The PECR (Privacy and Electronic Communications Regulations) and EU ePrivacy Directive
The PECR (Privacy and Electronic Communications (EC Directive) Regulations 2003) implement the EU’s ePrivacy Directive (Directive 2002/58/EC) and set out privacy rights relating to electronic communications.
The PECR have been amended six times – in 2004, 2011, 2015, 2016 and twice in 2018. The latest amendment came into effect on 17 December 2018, introducing director liability for non-compliance caused by director connivance or negligence.
They were due to be replaced by the ePR (ePrivacy Regulation) in 2018, but this regulation is now expected to come into force in 2019. It is not yet known whether this will be after the UK leaves the EU and, if so, whether the UK will implement the ePR in full.
What do the PECR cover?
The PECR apply to:
- Electronic marketing, including telephone calls, SMS messages, emails and faxes;
- The use of website cookies to track visitors;
- The security of public electronic communications services; and
- The privacy of users of electronic communications services.
How do the PECR relate to the GDPR?
The GDPR’s standard of consent is much higher than under the Data Protection Act 1998 that it replaced, and this applies under the PECR. To complicate matters, the PECR require the use of consent much more frequently than the GDPR does.
Consent must be “given by a clear affirmative act establishing a freely given, specific, informed and unambiguous indication of the data subject’s agreement”.
The PECR apply even if you are not processing personal data and therefore do not have to comply with the GDPR. For example, the PECR’s marketing rules apply even if the person you are contacting cannot be identified.
For network and service providers, the GDPR does not apply where the PECR already provide rules. In practice, this means providers need comply only with the PECR’s requirements relating to:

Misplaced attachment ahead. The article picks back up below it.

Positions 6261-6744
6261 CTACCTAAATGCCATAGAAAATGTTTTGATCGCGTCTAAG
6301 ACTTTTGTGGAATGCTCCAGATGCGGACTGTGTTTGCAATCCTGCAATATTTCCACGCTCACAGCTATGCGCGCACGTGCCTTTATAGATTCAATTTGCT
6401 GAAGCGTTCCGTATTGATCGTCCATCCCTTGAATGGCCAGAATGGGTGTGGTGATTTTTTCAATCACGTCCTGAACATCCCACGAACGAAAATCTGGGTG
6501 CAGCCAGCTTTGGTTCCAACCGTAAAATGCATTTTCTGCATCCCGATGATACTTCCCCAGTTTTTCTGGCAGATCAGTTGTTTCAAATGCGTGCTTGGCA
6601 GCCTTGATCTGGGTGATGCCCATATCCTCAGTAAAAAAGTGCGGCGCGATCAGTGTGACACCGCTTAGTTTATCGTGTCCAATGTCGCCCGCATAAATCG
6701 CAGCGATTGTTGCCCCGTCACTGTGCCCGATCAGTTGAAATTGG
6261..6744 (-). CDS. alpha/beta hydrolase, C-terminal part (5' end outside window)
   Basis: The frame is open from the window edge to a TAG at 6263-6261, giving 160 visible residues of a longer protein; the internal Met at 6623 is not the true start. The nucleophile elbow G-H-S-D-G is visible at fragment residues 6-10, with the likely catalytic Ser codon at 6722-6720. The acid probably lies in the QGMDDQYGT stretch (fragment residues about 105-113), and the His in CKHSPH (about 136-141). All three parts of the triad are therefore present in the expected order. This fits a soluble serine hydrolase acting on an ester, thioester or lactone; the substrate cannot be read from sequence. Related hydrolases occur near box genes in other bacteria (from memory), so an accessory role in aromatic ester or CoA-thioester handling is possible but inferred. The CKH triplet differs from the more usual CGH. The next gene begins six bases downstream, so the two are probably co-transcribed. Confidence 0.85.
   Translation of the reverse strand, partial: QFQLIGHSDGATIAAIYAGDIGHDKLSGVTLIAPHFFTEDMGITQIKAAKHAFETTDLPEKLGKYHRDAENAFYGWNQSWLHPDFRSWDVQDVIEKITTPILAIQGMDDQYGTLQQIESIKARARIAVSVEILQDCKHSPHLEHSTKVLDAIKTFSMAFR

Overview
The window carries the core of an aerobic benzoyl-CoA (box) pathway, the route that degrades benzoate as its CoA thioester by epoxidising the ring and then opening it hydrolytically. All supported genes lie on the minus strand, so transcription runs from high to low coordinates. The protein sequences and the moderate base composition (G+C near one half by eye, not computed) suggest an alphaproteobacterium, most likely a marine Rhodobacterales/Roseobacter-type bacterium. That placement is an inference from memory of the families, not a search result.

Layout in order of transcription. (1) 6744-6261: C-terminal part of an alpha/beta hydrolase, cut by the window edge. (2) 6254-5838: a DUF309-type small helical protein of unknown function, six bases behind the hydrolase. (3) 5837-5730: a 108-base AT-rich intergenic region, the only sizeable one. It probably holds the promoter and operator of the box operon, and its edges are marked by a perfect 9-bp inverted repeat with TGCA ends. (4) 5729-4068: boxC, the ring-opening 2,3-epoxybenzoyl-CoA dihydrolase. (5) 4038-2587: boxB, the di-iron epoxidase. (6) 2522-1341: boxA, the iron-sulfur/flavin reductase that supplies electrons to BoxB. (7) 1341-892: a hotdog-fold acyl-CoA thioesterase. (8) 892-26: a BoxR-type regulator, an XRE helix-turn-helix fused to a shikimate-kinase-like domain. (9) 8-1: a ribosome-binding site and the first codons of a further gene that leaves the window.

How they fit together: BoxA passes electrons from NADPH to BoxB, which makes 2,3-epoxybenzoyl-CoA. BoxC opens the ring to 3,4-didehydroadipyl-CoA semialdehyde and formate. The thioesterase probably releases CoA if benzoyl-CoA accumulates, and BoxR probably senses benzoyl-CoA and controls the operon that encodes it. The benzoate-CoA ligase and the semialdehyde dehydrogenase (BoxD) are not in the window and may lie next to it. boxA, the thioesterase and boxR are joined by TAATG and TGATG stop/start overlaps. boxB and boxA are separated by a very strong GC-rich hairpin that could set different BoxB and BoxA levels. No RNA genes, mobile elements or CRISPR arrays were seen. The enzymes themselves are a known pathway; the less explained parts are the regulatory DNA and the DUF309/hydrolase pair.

- Security and security breaches;
- Traffic data;
- Location data;
- Itemised billing; and
- Line identification services.
Some service providers, such as Internet service providers, might, however, be obliged to comply with the NIS Regulations (Network and Information Systems Regulations 2018) as well, so should check their compliance obligations carefully.
Both the GDPR and PECR are enforced by the ICO (Information Commissioner’s Office), which also regulates the NIS Regulations for DSPs (digital service providers).
What are the penalties for not complying with the PECR?
The ICO has the power to take action against organisations and, as of 17 December 2018, their officers for PECR violations. Actions include criminal prosecution, non-criminal enforcement, audit and the imposition of monetary penalties of up to £500,000.
An ‘officer’ is defined by The Privacy and Electronic Communications (Amendment) Regulations 2018 as “a director, manager, secretary or other similar officer of the body [corporate] or any person purporting to act in such capacity” or, “where the affairs of the body are managed by its members, a member”. In relation to a Scottish partnership, an officer is “a partner or any person purporting to act as a partner”.
Understand your level of PECR compliance with our independent PECR Audit Service, which assesses:
- Organisation-wide awareness of the PECR;
- How risks are managed and the accompanying documentation;
- The security procedures in place such as access limitation;
- Handling of data subjects’ rights and privacy notices;
- Staff training;
- Data transfer mechanisms and third-party processors;
- Your ISMS (information security management system), including testing and frameworks; and
- Your breach response processes.
We will identify areas of non-compliance and deliver a report to help you take remedial action.
Find out more about the PECR Audit Service >>
Speak to an expert
Please contact our expert team, who will be able to give advice and guidance about the compliance options.